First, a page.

People have different expectations from migraine specialists. What are you looking for? Do you want aggressive or passive treatment? Do you prefer s/he be a good listener, sympathetic and patient?
Are reputation, credentials, technical skills and experience important?
Bedside manner, personality and communication skills are not a given with specialists.
How does the office run, do you have to wait weeks or worse months to get in to see them?
I never thought about this, I just went to who I was sent to. I never even asked a specialist if they had good results with migraines. It took me over 10 years to learn I could shop around for someone who I liked and trusted. What’s your definition of a good migraine doctor? What’s on your list and why?
Seeing your general practitioner for primary-care or family doctor is a good first step, most doctors are familiar with available migraine treatments, but not all doctors may be able to give you as much help as you need. Plus your main doctor will be providing your prescription refills for the course of your treatment. They must be kept in the loop.
If you are not getting efficient pain relief or are not getting any better, you must consider seeing a migraine specialist or neurologist. And, not all neurologists deal with migraines. Don’t wait too long to find effect pain relief or formulate a treatment plan with your migraine specialist.
There is no blood test to prove you have migraines, so explaining your symptoms to your migraine specialist is the only way s/he can diagnose your condition. And you may need to see a number of migraine specialists before you get the results you want. Not too many, but be prepared for more than one!
Authors of The Migraine Solution
say “someone who has recurring migraines should be prepared for
emergency situation even when they don’t end in a trip to the ED.” ¹
They have some other essential recommendations:
• Keep an accessible list of important details about your migraines including: your doctors name and phone number, your diagnosis, and other emergency contacts like your migraine specialist.
Include medications you take, both preventive and abortive with dosage and frequency. I can recommend printing emergency contact cards from the Red Cross (click here to print these two off - America, Australia) and writing your medications on the back. I keep mine in my wallet.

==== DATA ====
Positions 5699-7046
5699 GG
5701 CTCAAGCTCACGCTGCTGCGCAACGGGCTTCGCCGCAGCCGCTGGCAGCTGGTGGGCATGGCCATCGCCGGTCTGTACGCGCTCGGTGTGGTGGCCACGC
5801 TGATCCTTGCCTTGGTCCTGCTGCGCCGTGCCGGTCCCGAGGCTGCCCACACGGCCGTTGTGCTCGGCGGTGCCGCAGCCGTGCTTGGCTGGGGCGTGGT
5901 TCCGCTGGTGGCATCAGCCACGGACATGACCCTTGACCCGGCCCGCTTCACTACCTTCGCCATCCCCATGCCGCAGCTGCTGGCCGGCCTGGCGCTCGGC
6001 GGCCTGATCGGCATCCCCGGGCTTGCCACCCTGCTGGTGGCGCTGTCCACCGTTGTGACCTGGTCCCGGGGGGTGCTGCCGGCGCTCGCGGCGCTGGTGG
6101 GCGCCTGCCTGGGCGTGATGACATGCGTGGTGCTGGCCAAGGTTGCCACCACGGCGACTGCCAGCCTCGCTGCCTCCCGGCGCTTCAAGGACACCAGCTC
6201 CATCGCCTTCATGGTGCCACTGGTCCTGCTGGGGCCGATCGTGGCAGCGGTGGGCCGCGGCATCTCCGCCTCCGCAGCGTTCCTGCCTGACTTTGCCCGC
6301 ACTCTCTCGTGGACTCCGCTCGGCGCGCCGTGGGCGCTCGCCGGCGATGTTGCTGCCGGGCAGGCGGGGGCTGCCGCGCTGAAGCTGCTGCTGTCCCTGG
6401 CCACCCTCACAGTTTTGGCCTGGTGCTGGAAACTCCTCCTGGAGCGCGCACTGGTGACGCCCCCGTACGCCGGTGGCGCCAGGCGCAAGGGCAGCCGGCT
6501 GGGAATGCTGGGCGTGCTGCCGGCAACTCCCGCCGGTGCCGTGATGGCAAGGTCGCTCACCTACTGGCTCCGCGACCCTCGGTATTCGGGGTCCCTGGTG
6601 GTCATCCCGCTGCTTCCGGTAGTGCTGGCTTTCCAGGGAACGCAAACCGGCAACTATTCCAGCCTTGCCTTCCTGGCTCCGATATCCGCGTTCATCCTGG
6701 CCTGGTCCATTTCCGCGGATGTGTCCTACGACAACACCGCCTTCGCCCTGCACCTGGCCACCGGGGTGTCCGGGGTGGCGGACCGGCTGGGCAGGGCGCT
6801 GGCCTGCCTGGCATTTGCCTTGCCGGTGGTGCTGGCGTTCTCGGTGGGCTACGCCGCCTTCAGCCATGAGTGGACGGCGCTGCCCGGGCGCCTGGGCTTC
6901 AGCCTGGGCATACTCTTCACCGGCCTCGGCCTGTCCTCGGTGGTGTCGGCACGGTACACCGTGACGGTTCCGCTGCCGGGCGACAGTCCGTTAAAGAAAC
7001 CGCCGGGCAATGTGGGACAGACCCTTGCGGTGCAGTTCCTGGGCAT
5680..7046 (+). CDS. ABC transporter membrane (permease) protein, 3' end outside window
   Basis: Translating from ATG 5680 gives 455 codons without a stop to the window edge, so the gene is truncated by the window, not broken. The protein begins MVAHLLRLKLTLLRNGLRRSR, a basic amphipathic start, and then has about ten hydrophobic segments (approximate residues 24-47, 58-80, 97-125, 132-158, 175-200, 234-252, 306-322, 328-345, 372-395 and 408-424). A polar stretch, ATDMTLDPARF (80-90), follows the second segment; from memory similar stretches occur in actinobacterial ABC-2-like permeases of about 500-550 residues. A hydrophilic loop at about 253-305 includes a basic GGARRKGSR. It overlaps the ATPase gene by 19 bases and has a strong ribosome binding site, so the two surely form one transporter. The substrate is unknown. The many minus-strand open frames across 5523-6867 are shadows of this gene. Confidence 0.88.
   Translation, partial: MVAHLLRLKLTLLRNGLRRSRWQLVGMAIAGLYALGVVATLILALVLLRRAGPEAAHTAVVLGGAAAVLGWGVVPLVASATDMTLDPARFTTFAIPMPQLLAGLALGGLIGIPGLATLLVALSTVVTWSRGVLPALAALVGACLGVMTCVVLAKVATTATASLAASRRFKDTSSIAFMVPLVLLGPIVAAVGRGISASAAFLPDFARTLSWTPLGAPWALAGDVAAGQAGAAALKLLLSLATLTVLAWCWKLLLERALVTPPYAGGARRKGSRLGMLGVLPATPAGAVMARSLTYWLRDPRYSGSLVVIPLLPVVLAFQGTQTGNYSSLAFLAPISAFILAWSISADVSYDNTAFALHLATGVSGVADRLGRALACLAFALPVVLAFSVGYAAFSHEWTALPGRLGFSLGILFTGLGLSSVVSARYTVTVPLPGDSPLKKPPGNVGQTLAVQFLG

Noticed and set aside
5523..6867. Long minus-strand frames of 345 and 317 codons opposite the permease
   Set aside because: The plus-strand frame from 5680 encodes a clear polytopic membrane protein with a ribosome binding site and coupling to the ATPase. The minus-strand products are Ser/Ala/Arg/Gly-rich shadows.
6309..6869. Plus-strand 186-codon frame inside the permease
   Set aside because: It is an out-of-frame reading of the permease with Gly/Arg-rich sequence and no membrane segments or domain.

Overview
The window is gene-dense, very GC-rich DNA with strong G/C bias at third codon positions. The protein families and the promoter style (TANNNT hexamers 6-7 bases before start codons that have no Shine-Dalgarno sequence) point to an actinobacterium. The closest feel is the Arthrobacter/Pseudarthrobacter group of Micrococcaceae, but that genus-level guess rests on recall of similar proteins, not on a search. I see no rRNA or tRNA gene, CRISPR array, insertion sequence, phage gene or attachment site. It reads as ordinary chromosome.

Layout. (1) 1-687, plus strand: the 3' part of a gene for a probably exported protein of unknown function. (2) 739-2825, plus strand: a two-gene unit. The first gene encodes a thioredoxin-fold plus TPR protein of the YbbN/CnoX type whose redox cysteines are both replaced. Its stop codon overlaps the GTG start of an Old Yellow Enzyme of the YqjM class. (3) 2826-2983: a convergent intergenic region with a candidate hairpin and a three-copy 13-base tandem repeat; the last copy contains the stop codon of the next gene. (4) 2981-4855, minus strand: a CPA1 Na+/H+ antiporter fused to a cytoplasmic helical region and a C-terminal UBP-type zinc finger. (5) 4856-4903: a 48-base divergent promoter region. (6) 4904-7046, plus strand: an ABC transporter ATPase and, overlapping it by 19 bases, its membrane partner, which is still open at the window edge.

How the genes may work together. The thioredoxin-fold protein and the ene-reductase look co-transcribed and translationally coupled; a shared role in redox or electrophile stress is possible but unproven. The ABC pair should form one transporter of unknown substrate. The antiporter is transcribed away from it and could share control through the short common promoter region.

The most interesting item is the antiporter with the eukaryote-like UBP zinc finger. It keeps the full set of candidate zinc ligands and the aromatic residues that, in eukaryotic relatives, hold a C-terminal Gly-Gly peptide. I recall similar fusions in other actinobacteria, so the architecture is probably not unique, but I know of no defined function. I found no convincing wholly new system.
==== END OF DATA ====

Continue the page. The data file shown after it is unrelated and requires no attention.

• Keep a list for family support details in case of emergency. Who will take you to the hospital, who will pick up the kids after school, who will call your work, for a few examples. Make sure your support person knows where your list is and who else is involved.
If you are single or alone, as we can be, keep a list for yourself. Put your important numbers in your cell phone or on speed dial. We can’t think straight with a migraine, especially if it’s an emergency attack. Be prepared.
• Check with your general doctor for emergency care, after hour’s phone numbers. Ask your migraine specialist for the same phone numbers and an emergency plan. You need to know what steps to take when your medication fails to work and you need to visit the emergency department.
Which emergency department does your doctor work from, which one is closest to you? Will your doctor meet you there, or do you need a referral letter for particular medications to carry in your purse or wallet.
• Ask your doctor and migraine headache specialist about “rescue medications” you can use instead of visiting the emergency department. Many of these rescue drugs have stronger side effects, and long term use is not recommended. They are never the first line of treatment, just useful if you cannot make it to an Emergency Department.
• Find the best delivery system for you if you cannot swallow tablets: suppository, nasal spray, inject able or melting wafers.
• Make sure you and your doctor are on the same page with your migraine treatments. As your doctor will need to prescribe your medications on a continuing basis, you will need to keep him or her informed what the migraine specialist prescribes.
Rizzoli et al believe that
“the doctor’s role is to offer advice about managing the overall pattern of your headaches, and the patient’s role is to carry out and test different management strategies for acute migraine episodes.
Of course, for times when you truly need your
doctor’s immediate advice, most doctors will do their best to help. However, it’s important to keep things in perspective: No
doctor can be there to treat each and every individual headache or
offer immediate advice about changes in treatment strategy.” ¹
This means you need to become your own doctor when you need to be, so it’s important to pay attention in their office. The best you can anyway. You need to see them when you are migraine free so you can think straight. Taking notes helps to refer back to later, if you forget some of what they told you to do or experiment with.
I am so thankful for the triptan migraine medications, in particular Naramig, and ice packs as you know! These all work for me. Give them a try.
Ref: Rizzoli, P MD, Loder E., MD and Neporent L. (2011) The Migraine Solution: A Complete Guide to Diagnosis, Treatment and Pain Management. St. Martins Press: NY. (pp. 200-203).Home › Migraine Treatment Options › Migraine Specialists Emergency Care Tips